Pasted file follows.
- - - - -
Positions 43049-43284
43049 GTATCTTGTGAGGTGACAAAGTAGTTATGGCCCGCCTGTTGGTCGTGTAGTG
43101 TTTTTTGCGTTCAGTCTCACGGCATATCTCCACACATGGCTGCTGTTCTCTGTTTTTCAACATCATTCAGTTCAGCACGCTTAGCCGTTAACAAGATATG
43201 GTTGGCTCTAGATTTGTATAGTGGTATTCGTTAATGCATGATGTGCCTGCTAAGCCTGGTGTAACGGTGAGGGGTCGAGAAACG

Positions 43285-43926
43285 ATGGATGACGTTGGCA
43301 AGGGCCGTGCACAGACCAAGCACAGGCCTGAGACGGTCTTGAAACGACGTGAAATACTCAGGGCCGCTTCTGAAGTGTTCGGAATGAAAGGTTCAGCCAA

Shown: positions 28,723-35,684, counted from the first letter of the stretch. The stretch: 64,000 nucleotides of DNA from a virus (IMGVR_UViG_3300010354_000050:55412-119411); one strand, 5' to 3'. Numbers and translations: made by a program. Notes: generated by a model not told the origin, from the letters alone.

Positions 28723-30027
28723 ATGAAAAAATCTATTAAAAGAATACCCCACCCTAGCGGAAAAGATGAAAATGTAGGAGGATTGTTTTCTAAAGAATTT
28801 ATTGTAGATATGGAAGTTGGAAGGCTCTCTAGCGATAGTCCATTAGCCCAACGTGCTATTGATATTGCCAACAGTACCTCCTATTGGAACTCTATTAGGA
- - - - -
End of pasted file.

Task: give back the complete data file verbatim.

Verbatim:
Positions 43049-43284
43049 GTATCTTGTGAGGTGACAAAGTAGTTATGGCCCGCCTGTTGGTCGTGTAGTG
43101 TTTTTTGCGTTCAGTCTCACGGCATATCTCCACACATGGCTGCTGTTCTCTGTTTTTCAACATCATTCAGTTCAGCACGCTTAGCCGTTAACAAGATATG
43201 GTTGGCTCTAGATTTGTATAGTGGTATTCGTTAATGCATGATGTGCCTGCTAAGCCTGGTGTAACGGTGAGGGGTCGAGAAACG

Positions 43285-43926
43285 ATGGATGACGTTGGCA
43301 AGGGCCGTGCACAGACCAAGCACAGGCCTGAGACGGTCTTGAAACGACGTGAAATACTCAGGGCCGCTTCTGAAGTGTTCGGAATGAAAGGTTCAGCCAA

Shown: positions 28,723-35,684, counted from the first letter of the stretch. The stretch: 64,000 nucleotides of DNA from a virus (IMGVR_UViG_3300010354_000050:55412-119411); one strand, 5' to 3'. Numbers and translations: made by a program. Notes: generated by a model not told the origin, from the letters alone.

Positions 28723-30027
28723 ATGAAAAAATCTATTAAAAGAATACCCCACCCTAGCGGAAAAGATGAAAATGTAGGAGGATTGTTTTCTAAAGAATTT
28801 ATTGTAGATATGGAAGTTGGAAGGCTCTCTAGCGATAGTCCATTAGCCCAACGTGCTATTGATATTGCCAACAGTACCTCCTATTGGAACTCTATTAGGA